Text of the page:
Chicago Pension Payments Will Lag Despite Legal Outcomes, Investors Service Says

A view of the city of Chicago. Photo by REUTERS/Jim Young

Chicago's contributions to its four retirement systems will be too skimpy to curb unfunded pension liability growth in the next 10 years regardless of how state lawmakers address the problem and how the court system rules, Moody's Investors Service said on Tuesday.

The third-biggest U.S. city has been mired in a financial crisis largely fueled by its $20 billion unfunded pension liability.

Moody's, which dropped Chicago to the "junk" level of Ba1 with a negative outlook in May, laid out four scenarios facing Chicago based on the fiscal 2016 budget it passed last month.

That spending plan for the fiscal year beginning on Jan. 1 includes a record $543 million, phased-in property tax increase dedicated to public safety worker pensions.

Mayor Rahm Emanuel linked the size of the tax hike to an Illinois bill reducing the city's contribution to its police and firefighter retirement systems initially by $220 million. Senate bill 777 passed the House and Senate, but is on hold due to an ongoing budget battle between Democratic lawmakers who control the legislature and the Republican governor, who has been critical of that measure.

If the bill fails to become law, the city would remain subject to a 2010 state law that mandates an immediate $550 million increase in contributions, leaving the property tax hike initially $220 million short.

Emanuel's budget also assumes the Illinois Supreme Court will find a 2014 state law that boosted contributions and reduced benefits for the city's municipal and laborers' retirement systems constitutional after a lower court tossed out the law.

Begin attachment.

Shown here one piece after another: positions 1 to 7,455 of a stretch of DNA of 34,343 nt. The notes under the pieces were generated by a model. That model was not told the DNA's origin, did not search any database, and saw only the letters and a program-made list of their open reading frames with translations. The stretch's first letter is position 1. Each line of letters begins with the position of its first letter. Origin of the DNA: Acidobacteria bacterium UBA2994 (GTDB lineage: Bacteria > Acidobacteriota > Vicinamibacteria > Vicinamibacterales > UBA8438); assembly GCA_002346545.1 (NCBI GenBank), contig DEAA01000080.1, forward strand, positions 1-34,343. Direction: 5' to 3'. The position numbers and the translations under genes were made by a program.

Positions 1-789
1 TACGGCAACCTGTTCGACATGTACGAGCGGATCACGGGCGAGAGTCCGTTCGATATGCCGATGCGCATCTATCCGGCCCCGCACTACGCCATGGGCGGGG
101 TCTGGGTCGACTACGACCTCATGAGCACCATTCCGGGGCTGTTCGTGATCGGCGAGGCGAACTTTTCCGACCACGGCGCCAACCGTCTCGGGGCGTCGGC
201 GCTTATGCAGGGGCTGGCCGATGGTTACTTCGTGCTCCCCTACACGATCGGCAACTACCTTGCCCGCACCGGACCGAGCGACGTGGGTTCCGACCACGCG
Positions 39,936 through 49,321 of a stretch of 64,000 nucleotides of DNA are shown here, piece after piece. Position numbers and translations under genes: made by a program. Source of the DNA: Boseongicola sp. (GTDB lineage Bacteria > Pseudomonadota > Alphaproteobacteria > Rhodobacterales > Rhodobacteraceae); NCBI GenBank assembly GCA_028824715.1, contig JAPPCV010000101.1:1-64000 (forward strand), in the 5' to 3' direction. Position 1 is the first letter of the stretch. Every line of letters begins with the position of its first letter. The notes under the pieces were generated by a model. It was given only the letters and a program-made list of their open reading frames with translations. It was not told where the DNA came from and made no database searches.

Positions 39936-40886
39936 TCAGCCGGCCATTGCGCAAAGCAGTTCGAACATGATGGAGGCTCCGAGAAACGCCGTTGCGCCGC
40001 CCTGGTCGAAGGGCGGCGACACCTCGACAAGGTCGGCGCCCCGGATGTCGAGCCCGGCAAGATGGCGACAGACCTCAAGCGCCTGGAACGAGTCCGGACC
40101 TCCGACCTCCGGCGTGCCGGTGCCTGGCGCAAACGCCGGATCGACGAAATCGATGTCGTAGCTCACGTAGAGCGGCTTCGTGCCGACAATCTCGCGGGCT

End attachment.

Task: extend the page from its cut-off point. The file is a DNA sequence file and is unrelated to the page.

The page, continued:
Moody's said the most positive outcome would be a high court ruling in favor of the 2014 law without the enactment of SB 777.

"Although it would require larger pension contributions than currently budgeted, the higher payments would achieve the slowest and least extensive growth in unfunded liabilities among the four scenarios,” said Moody's analyst Matthew Butler.

Negative outcomes would involve the state supreme court's rejection of the 2014 law with or without the enactment of SB 777.

“This would exert additional negative credit pressure on Chicago’s credit quality because it would likely remove all flexibility to reduce unfunded liabilities through benefit reform and raise the probability of plan insolvency,” Butler said.

The city plans to defend the 2014 law before the Illinois Supreme Court next week, claiming that without it the police and firefighter retirement systems will run out of money in the next decade.

(Editing by Matthew Lewis)

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